Jul 25, 2017 | By Benedict

Columbia University researchers have developed “AirCode,” a new way of embedding information within a 3D printed part. Patterned air pockets, which could form QR codes and such like, are printed under the surface of an object, and are readable using computational imaging methods.

When designing a 3D printed object, the inside of the object is a matter of serious concern. Density and infill pattern, for example, can have a huge effect on the overall strength and function of a part, which means that designers must think carefully about what lies beneath the surface of their 3D printed creation.

But what if the inside of a 3D printed object did more than just provide the structural backbone of a part? What if the guts of your next 3D printed object contained hidden information in the form of precisely printed 3D patterns and “air pockets”?

That’s the thinking behind AirCode, a new technique developed by researchers at New York’s Columbia University that “allows the user to tag physically fabricated objects with given information.”

According to the researchers behind the technique, a 3D printed AirCode tag “consists of a group of carefully designed air pockets placed beneath the object surface,” which can be 3D printed as part of the object itself, without the need for additional material or post-processing.

The uses for this technique could be wide-ranging and significant.

Since the AirCode tags would be printed just under the surface of an object, the information contained within the tags would be virtually invisible from the exterior of the object (and could be encrypted with a coding technique). This means the information would only be readable in the right hands.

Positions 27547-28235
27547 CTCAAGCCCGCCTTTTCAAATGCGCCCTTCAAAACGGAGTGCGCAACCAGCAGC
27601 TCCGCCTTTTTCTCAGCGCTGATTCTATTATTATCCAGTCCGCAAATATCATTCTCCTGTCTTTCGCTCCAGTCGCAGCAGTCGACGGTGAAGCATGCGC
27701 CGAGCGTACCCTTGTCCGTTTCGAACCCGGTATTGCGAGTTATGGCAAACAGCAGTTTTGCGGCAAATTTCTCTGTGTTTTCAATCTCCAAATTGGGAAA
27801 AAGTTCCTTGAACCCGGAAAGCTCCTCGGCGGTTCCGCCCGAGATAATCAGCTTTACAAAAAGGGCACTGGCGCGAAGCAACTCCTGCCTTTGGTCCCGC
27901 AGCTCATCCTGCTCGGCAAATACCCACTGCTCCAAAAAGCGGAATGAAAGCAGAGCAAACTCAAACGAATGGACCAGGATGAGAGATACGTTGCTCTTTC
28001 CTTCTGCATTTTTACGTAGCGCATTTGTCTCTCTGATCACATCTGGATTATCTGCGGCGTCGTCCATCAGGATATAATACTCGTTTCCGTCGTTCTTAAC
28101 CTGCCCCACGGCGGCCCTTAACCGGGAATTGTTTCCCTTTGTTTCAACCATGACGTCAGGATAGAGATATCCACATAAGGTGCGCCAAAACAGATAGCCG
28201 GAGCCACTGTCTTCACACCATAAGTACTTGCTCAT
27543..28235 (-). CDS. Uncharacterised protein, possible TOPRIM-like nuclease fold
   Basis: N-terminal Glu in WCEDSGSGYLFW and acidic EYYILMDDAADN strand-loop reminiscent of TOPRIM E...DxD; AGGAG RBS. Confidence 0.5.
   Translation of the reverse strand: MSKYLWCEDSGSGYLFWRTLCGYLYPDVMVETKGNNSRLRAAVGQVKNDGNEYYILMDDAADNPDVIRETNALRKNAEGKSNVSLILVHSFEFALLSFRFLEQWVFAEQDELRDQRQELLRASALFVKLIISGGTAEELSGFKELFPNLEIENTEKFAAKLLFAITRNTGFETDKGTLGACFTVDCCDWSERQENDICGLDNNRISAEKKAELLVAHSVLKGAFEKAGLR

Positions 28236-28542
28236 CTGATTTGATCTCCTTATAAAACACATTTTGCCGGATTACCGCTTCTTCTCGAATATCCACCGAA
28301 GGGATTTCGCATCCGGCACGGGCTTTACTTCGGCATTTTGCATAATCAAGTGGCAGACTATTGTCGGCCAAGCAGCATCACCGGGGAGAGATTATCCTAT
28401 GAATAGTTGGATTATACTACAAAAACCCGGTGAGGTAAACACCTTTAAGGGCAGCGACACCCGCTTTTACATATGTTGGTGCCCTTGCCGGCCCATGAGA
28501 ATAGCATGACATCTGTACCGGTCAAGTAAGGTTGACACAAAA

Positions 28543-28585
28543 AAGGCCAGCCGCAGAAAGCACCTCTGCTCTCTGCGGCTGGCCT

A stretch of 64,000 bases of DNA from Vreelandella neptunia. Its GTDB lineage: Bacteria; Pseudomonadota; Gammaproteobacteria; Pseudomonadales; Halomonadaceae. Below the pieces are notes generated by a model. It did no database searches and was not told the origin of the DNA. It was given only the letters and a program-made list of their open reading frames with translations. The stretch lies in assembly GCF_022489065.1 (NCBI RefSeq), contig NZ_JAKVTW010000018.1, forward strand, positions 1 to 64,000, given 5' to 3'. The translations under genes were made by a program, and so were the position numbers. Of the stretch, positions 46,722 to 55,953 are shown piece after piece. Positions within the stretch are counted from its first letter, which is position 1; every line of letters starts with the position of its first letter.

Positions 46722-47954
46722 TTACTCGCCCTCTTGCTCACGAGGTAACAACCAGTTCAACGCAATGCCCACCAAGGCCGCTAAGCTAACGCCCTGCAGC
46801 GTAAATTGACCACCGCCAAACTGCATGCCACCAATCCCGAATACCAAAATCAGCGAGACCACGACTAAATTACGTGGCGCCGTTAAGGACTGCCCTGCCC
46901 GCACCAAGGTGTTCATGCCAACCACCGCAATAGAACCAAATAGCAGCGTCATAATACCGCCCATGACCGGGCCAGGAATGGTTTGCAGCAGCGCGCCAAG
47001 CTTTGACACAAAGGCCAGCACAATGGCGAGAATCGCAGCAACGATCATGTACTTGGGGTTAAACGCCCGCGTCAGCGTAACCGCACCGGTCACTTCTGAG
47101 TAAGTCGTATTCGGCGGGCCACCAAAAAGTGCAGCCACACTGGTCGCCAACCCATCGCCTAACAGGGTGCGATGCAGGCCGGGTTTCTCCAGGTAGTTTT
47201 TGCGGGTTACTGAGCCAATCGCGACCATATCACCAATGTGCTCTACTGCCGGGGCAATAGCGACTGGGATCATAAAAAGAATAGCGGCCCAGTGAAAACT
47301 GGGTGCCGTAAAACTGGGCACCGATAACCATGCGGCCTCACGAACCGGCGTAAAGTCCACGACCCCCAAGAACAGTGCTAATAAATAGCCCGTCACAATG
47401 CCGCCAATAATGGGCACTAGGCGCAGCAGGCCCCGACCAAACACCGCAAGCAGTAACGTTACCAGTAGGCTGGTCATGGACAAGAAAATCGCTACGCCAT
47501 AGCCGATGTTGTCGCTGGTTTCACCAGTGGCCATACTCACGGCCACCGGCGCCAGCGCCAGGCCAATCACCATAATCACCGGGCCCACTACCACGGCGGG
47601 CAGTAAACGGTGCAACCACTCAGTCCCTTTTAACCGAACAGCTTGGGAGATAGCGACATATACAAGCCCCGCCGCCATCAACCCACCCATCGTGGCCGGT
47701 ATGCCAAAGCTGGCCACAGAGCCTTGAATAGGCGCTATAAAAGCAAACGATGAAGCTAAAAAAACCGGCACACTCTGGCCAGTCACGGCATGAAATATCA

Because of this, creators of 3D printed items could embed all kinds of important information within their objects: authenticity tags for determining the genuineness of an item, passwords, and even fun things like hidden messages.

“These unobtrusive tags are imperceptible to the human eye but recognizable by a computer,” the researchers explain in their research paper.

The secret to creating air pockets that are virtually invisible to the naked eye but readable with certain equipment lies in “scattering light transport,” a kind of light transport in which light penetrates the surface of a translucent object, scatters within it, and then exits in a different way from the way it entered. It sounds complicated, but it’s exactly what happens when we see varyingly translucent things like skin, marble, wax, and even milk.

By using a computational imaging method (the researchers’ imaging setup consists of an off-the-shelf camera and a projector fitted with polarizers), the Columbia researchers can detect their AirCode tags from just under the surface of a 3D printed object, using an encryption system to decode whatever information is contained within the shapes of the air pockets.

The tagging technique could have applications in metadata embedding, robotic grasping, and conveying object affordances.

It also comes with several important advantages. For one, AirCode tags could be printed on virtually any 3D printer, even single-extruder machines. And perhaps most importantly, the AirCode information would not affect the appearance of a printed part, since it would be (mostly) hidden beneath the surface.

At present, reading an AirCode tag takes the researchers 3-4 minutes. However, they think this time could be drastically reduced in the future by using better cameras or infrared equipment.

With AirCode, the Columbia researchers have presented a seriously plausible method of conveying information in 3D printed objects. We’ll be keeping a close eye on this work to see where it ends up.

Authors of the study were Dingzeyu Li, Avinash S. Nair, Shree K. Nayar, and Changxi Zheng, all of Columbia University.

 

 

Posted in 3D Printing Application

 

 

Maybe you also like:


   






Leave a comment:

Your Name:

 


Subscribe us to

3ders.org Feeds 3ders.org twitter 3ders.org facebook   

About 3Ders.org

3Ders.org provides the latest news about 3D printing technology and 3D printers. We are now six years old and have around 1.5 million unique visitors per month.

News Archive